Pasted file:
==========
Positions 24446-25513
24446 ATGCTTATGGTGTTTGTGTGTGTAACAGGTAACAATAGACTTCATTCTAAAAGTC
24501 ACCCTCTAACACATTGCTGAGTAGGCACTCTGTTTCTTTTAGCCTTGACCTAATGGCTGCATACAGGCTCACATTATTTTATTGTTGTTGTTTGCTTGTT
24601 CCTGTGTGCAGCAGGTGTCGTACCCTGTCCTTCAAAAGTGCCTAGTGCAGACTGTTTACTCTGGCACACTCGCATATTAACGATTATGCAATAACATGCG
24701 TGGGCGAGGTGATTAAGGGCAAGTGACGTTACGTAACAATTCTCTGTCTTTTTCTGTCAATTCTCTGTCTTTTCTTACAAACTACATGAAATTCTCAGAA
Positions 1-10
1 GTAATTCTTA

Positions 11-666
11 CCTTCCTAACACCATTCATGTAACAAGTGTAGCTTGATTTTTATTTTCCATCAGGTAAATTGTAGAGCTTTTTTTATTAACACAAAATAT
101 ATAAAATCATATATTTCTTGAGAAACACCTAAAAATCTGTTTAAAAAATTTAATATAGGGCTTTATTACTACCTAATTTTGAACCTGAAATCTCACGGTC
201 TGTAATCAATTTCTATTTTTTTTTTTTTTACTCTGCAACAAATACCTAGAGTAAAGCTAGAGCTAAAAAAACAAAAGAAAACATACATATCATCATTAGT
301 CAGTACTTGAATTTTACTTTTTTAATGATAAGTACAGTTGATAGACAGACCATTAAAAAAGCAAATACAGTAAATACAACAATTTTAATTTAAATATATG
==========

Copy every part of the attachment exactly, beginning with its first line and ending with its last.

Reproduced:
Positions 24446-25513
24446 ATGCTTATGGTGTTTGTGTGTGTAACAGGTAACAATAGACTTCATTCTAAAAGTC
24501 ACCCTCTAACACATTGCTGAGTAGGCACTCTGTTTCTTTTAGCCTTGACCTAATGGCTGCATACAGGCTCACATTATTTTATTGTTGTTGTTTGCTTGTT
24601 CCTGTGTGCAGCAGGTGTCGTACCCTGTCCTTCAAAAGTGCCTAGTGCAGACTGTTTACTCTGGCACACTCGCATATTAACGATTATGCAATAACATGCG
24701 TGGGCGAGGTGATTAAGGGCAAGTGACGTTACGTAACAATTCTCTGTCTTTTTCTGTCAATTCTCTGTCTTTTCTTACAAACTACATGAAATTCTCAGAA
Positions 1-10
1 GTAATTCTTA

Positions 11-666
11 CCTTCCTAACACCATTCATGTAACAAGTGTAGCTTGATTTTTATTTTCCATCAGGTAAATTGTAGAGCTTTTTTTATTAACACAAAATAT
101 ATAAAATCATATATTTCTTGAGAAACACCTAAAAATCTGTTTAAAAAATTTAATATAGGGCTTTATTACTACCTAATTTTGAACCTGAAATCTCACGGTC
201 TGTAATCAATTTCTATTTTTTTTTTTTTTACTCTGCAACAAATACCTAGAGTAAAGCTAGAGCTAAAAAAACAAAAGAAAACATACATATCATCATTAGT
301 CAGTACTTGAATTTTACTTTTTTAATGATAAGTACAGTTGATAGACAGACCATTAAAAAAGCAAATACAGTAAATACAACAATTTTAATTTAAATATATG